For cooler East Bay gardens, Chris recommends planting jalapeño or other short-season hot peppers. Most peppers start green and over time ripen to their final color. Jalapeños are often picked green and plump. “The stress marks or cracks are a good sign of a hot jalapeño,” says Chris. “If you let them turn red, they have an added sweetness.”
Sweet bell peppers take three to four months to turn from green to red, yellow, or orange and may need hotter weather and consistent, deep irrigation to reach full size. “Commercial pepper growers may lose up to 50 percent of their crop to cosmetic sunburn,” says Chris, who advises providing plenty of fertilizer early in the plant’s growth to establish a large leaf canopy that will protect the peppers from sunburn.
June through September
Flavorful and flat, Romano beans are a favorite crop at Brookside Farm, where Welling likes to sauté them with garlic and olive oil. If not eaten right away, they should be wrapped and refrigerated, he says, or for longer storage, frozen or pickled.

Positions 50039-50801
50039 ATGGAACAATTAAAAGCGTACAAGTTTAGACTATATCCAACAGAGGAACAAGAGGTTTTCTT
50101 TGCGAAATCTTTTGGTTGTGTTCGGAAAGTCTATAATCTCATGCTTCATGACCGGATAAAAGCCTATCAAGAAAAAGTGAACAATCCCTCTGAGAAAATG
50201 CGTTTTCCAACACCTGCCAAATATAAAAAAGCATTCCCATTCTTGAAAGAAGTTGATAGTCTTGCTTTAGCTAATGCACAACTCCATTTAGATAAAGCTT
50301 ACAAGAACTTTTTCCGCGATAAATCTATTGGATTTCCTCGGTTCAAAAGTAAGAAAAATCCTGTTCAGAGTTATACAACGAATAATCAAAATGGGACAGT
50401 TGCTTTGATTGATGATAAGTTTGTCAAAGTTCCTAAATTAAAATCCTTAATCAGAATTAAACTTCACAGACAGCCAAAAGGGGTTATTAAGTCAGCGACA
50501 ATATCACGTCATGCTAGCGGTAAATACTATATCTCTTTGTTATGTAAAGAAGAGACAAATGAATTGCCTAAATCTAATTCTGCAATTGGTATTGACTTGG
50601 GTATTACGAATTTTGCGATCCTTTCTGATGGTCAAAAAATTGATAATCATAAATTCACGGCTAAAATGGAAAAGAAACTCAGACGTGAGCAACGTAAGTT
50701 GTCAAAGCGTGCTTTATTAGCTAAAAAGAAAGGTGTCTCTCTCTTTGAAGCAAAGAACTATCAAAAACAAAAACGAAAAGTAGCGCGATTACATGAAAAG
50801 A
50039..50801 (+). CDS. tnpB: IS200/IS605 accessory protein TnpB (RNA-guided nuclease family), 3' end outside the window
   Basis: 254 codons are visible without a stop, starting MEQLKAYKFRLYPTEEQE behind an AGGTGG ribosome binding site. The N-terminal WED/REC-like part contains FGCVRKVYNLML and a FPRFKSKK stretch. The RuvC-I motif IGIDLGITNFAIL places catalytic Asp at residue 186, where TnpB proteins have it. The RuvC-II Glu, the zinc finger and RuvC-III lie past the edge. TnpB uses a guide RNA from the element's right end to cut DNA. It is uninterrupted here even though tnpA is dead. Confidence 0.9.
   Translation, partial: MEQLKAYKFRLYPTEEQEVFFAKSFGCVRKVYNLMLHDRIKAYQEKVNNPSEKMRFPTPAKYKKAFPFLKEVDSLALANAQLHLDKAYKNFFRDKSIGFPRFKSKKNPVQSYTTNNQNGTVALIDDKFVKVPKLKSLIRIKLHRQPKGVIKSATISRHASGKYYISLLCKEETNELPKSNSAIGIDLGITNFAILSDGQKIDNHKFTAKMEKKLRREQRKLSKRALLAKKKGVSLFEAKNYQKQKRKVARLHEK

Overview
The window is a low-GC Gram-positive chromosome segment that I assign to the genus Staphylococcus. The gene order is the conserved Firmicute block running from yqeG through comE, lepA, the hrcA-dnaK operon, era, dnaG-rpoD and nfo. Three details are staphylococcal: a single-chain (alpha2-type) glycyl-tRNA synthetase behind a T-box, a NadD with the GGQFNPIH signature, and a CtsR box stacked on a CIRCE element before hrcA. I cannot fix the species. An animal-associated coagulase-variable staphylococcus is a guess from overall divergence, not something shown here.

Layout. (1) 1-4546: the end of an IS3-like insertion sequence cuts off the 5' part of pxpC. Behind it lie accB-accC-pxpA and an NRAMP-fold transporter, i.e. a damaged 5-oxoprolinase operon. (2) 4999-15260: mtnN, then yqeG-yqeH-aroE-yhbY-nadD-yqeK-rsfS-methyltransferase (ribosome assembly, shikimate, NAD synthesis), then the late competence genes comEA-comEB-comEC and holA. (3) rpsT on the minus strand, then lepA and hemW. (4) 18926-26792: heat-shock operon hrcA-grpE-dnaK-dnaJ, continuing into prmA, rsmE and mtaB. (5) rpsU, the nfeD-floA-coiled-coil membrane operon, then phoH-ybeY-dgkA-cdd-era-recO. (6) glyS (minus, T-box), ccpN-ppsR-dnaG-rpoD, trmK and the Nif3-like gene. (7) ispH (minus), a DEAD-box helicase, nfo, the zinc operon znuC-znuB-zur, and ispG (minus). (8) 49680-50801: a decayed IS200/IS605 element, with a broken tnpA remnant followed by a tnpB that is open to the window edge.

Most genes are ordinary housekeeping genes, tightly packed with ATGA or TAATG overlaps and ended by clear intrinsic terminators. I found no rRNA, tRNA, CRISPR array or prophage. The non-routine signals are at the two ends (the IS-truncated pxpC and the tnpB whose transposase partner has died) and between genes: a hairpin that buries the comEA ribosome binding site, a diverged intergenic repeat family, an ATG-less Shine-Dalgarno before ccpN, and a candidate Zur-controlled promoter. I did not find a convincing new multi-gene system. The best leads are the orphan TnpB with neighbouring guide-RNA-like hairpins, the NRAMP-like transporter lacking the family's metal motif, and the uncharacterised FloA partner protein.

While the beans can be harvested very young, Welling feels the flavor is best when they are more developed—about the width of an index finger. “The pods should be solid, not puffy, which would indicate that the shells are separating from the seeds and growing tough.”
Gardeners should provide the plants with a warm spot in rich, well-drained soil. Drip irrigation and constant harvesting encourage the plants to keep producing throughout the season. Welling suggests training pole varieties as soon as the vines are long enough to wrap around the poles. “Narrow poles work the best, as they allow the vines to wrap tightly and securely.”
June through August
“The flavor of a good peach is one of the best things about summer,” says Welling, who raises three varieties at Brookside Farm. Galaxy, the first to ripen, is picked from mid-June through July. Strawberry peaches come along in July, followed by Gene Elberta in late July through August.